If we continue to look on economics as a form of weather that just rolls over us naturally then the answer to this question is a tragic yes.
Are we about to witness the most unequal societies in history?
Image: Mike Martinet via Flickr/CC
Strong Towns is such a wonderful blog, always interesting. Like this piece about the possibilities for artists and makers in places where:
”…the next Mecca of the creative class is most likely to emerge. This is the kind of rapidly declining suburban landscape that is in evidence all across North America. It isn’t leafy and tranquil like the better suburbs. The schools are crap. But it isn’t vibrant like the best urban locations either. This spot is too far from the city to easily access good jobs, but it’s just close enough to receive the undesirable overflows from the greater metroplex. Tax revenues are evaporating just as legacy public obligations really start to roll in. Property values are dropping like a stone. The authorities are already quietly withdrawing in an attempt to maintain the better parts of town. Perfect!”
On the other hand, this is also Kensington:
For these Philly librarians, drug tourists and overdose drills are part of the job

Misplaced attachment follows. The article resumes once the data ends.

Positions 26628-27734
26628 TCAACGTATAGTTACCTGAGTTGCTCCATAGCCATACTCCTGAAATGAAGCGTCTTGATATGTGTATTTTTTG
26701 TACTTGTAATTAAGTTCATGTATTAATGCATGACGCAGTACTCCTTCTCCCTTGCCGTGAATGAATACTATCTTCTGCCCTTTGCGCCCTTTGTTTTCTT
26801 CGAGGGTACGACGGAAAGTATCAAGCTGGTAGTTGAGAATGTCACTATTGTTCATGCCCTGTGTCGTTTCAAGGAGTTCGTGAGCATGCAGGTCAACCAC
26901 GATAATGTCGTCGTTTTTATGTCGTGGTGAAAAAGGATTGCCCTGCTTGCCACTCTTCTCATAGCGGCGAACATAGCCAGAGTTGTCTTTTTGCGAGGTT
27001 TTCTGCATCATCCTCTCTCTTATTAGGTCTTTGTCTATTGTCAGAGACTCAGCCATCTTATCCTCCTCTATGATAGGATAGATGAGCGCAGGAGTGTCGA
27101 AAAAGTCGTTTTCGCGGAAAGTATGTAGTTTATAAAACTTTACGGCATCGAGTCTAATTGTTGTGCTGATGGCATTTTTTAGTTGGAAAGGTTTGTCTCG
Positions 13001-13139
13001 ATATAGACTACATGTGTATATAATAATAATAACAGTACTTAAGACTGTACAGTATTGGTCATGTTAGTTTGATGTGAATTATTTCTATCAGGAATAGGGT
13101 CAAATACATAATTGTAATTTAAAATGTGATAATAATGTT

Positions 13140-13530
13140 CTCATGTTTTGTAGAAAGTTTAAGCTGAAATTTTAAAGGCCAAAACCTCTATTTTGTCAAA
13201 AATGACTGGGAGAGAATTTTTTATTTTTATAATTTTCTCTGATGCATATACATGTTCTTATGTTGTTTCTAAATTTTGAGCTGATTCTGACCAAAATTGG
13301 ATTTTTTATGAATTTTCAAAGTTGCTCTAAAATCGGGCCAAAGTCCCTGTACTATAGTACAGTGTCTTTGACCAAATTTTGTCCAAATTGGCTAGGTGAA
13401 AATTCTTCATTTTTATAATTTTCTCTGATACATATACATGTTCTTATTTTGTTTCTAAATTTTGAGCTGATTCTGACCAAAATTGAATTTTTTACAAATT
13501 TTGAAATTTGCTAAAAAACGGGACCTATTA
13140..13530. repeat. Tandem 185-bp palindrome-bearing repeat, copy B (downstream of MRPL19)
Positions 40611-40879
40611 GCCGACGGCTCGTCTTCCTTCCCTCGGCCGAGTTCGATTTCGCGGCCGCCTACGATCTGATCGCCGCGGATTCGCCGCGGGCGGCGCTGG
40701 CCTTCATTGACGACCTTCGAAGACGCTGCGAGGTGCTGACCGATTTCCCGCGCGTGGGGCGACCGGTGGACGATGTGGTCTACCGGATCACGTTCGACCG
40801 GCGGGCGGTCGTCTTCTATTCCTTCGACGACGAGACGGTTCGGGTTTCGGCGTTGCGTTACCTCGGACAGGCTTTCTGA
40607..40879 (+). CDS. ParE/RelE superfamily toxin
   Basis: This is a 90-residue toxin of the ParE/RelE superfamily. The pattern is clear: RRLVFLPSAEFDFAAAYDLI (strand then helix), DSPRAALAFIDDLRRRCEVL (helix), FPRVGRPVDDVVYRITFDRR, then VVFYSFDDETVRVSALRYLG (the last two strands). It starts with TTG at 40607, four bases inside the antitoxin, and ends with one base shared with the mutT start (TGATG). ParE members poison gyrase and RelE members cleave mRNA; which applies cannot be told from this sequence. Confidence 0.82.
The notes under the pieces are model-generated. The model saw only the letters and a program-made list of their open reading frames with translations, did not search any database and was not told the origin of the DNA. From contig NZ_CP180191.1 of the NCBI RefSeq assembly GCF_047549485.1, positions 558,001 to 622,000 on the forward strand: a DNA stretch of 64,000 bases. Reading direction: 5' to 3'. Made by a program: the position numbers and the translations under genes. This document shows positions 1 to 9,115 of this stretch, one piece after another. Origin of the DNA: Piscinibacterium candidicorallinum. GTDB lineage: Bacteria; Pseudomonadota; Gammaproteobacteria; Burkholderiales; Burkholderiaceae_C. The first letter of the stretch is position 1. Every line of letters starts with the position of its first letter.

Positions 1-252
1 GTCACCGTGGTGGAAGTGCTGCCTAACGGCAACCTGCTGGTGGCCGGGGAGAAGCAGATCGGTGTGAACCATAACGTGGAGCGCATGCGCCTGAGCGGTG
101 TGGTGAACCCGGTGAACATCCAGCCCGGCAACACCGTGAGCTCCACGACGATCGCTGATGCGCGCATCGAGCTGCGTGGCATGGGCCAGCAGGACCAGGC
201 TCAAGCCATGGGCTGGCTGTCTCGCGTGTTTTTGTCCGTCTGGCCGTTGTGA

image: Marc-Anthony Macon via Flickr/CC
Figuring out what to do with overbuilt retail could become part of creating a better suburban economy, no? One suited to present reality better than dreams of endless, mindless growth?
We recently went along on an organized walk to see a mall here in Mississauga, Ontario that has replaced much of its retail space with services. One of its former anchor stores has been insurance company office space for years now. Many U.S. malls are in places where the surrounding economy is not as strong as it is here. That’s a problem. But if the dead malls are up and built on land already hooked up to municipal services then they are candidates for some creative thinking. We’d rather see a dead mall redeveloped than farmland destroyed.
Where a shopping mall used to be an opportunity arises
The decline of malls in America can mean lost jobs and lower tax revenues for states and municipalities — but not always
image: Travis Estell via Flickr/CC